- Anamarie Diaz
Creating Intention with Your Spending
Updated: Nov 16, 2022
We live in a spending obsessed society. Everywhere we turn we are being sold to, advertised to, and pressured to spend money. According to one statistic, Americans spend at least $18,000 a year on non-essential items. This begs the question, are our purchases worth it?
The pressure to spend in our society is ever increasing. Take one minute to scroll through almost any social media platform and you’ll encounter at least five ads or posts to buy something. This has only been compounded by the rise of social media influencers pushing brands and products on their followers (or really anyone who will listen). It’s a constant noise of buy this thing and your life will get better in this way. As a female in her, *cough*, late twenties, the pressure I feel to “keep up” high. While I almost always keep scrolling when I see an ad for a thing that will make my life better, there is often a voice in the back of my head that says, “I mean, I might need that though…”. Do I actually need it, of course not, but the thought is still there. And sometimes, I do buy the thing. Recently, I saw a Tik Tok of a girl who explained how to correctly fill in your eyebrows. Something that I am not ashamed to admit, I have been trying to figure out. She mentioned three products that you need, and you better believe that the next time I was at Target, I bought those three products. Did I need those products? No. And the only person who has noticed the difference in my eyebrows has been me.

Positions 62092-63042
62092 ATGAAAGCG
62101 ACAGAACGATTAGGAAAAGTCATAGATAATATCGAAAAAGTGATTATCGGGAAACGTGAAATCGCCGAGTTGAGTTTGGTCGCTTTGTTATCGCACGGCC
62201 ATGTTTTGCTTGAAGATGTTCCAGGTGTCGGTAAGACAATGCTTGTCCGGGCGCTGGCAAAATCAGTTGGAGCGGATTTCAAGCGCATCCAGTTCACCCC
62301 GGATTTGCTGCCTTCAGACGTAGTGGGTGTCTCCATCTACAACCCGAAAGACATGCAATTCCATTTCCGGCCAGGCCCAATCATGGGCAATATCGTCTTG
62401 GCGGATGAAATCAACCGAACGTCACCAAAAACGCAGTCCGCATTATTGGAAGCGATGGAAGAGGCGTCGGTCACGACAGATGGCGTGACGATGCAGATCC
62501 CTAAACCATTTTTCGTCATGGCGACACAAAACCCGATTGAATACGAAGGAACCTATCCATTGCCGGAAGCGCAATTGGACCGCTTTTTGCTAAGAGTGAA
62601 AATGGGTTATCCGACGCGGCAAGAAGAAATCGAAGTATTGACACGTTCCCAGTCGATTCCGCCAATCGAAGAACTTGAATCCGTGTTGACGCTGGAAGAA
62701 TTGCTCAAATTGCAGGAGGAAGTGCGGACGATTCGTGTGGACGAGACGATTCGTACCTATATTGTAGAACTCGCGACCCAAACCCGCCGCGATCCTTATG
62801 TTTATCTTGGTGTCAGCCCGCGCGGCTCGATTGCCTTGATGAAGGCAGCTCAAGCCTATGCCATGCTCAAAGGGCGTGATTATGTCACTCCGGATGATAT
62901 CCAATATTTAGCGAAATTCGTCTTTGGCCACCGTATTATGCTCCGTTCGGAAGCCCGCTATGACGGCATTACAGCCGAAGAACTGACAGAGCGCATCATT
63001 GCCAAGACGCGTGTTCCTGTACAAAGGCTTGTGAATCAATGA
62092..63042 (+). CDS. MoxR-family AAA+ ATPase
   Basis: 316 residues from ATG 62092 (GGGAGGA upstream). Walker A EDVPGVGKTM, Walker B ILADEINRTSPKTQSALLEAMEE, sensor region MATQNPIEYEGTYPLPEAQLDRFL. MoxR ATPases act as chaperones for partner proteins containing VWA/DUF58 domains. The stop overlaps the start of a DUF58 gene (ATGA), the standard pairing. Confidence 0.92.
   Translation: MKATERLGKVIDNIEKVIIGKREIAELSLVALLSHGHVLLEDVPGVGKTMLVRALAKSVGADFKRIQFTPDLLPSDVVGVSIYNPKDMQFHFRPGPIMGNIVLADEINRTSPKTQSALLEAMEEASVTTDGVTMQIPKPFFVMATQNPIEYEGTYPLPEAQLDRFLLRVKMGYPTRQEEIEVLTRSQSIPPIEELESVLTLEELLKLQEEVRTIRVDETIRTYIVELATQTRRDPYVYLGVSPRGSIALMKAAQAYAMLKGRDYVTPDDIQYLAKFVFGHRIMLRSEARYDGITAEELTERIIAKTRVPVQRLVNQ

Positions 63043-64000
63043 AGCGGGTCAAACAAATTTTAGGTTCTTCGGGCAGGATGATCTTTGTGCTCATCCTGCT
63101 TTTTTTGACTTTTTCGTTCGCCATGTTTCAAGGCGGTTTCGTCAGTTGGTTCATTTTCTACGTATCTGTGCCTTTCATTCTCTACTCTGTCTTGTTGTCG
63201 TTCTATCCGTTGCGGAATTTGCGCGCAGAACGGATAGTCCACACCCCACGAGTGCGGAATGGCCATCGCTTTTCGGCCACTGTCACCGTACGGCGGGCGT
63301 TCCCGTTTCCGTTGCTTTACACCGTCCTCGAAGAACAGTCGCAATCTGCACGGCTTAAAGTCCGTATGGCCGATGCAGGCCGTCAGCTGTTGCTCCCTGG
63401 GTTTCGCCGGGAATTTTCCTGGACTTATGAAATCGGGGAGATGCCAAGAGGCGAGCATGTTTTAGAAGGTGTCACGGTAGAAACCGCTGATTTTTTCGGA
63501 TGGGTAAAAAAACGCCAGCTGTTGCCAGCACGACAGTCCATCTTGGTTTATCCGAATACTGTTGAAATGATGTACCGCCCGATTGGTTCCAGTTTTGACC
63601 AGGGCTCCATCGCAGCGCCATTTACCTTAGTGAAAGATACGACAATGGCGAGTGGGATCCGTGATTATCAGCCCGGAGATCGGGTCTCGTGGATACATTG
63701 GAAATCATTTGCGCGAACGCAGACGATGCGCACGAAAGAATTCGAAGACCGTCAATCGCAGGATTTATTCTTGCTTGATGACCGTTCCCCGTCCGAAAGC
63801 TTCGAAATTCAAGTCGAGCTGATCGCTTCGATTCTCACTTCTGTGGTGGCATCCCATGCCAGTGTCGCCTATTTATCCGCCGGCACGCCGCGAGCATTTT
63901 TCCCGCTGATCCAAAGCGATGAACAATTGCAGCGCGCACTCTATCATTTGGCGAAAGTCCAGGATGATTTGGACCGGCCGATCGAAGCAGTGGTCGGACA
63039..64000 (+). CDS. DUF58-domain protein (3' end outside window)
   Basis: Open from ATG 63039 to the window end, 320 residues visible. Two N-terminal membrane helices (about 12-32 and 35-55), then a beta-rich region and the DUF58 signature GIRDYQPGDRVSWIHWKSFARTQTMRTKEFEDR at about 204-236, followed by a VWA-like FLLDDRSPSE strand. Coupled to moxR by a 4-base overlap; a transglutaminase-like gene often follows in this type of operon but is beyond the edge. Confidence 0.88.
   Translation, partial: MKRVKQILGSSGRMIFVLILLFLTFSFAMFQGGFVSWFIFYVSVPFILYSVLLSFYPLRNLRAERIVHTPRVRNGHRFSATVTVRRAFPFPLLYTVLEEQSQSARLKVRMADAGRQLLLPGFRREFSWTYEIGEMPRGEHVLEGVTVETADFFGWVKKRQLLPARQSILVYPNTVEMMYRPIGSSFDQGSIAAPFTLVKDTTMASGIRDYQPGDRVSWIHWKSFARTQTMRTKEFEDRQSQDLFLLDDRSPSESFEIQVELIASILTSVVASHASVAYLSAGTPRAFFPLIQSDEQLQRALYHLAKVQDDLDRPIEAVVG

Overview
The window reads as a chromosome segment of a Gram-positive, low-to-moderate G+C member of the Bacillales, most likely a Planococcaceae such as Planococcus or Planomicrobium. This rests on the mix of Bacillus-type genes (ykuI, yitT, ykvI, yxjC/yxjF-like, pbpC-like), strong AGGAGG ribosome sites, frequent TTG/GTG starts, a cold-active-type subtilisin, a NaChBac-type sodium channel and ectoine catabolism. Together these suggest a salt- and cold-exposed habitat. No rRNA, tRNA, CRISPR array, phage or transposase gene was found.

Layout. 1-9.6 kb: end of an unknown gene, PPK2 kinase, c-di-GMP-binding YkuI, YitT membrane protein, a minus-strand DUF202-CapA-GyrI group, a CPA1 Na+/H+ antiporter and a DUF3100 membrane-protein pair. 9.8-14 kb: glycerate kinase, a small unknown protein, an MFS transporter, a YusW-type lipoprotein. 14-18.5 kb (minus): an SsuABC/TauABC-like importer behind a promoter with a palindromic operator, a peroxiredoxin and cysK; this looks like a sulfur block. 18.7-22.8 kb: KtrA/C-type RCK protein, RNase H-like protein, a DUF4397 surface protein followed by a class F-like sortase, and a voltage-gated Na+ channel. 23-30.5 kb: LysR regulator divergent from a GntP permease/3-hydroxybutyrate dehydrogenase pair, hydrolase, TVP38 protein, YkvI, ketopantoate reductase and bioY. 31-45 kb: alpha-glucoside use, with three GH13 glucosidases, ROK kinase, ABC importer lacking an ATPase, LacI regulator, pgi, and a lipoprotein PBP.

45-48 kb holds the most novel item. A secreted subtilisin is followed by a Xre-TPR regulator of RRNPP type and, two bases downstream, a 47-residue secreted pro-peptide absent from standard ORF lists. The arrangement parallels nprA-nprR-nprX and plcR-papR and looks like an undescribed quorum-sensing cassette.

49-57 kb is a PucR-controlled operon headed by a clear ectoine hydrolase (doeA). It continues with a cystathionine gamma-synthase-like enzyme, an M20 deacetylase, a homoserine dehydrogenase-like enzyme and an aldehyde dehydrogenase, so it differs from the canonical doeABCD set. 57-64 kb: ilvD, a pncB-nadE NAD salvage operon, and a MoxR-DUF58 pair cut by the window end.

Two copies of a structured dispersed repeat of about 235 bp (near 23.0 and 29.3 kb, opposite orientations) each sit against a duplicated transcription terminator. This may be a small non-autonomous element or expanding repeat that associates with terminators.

So if spending money isn’t out of necessity, then why do we do it? Well, one reason is that spending brings a sense of joy. Even if it’s fleeting joy, we get joy from buying new things. I was super excited to go home and try out these new eyebrow enhancing products. It’s thrilling to get new things. Think back to when you were a kid and you got a gift. You were over the moon. The idea of having a new toy to play with was almost too amazing to handle. The only difference between being a kid getting a new present and now, is we pay for our new gift. But the excitement is still there (even if it’s to a lesser degree). Another reason is that spending can bring a sense of fulfillment. Having more things can seem like the solution when we feel as though there is a gap in our life. Mental health plays a huge role in this. From personal experience with my own struggles with mental health, I remember frequent trips to Target buying anything because it made me feel better. It didn’t matter if that feeling was brief. All that mattered was that the feeling happened.
This issue with this type of spending isn’t that the item is not a necessity. We’re allowed to spend money on things that we don’t need. But the issue is that we usually don’t even want the things we buy. A quick glance around the room I’m currently in, I have spotted three things that make me shrug my shoulders and ask, “why did I buy that?” Take a look around the room you’re in, spot anything that makes you ask the same question?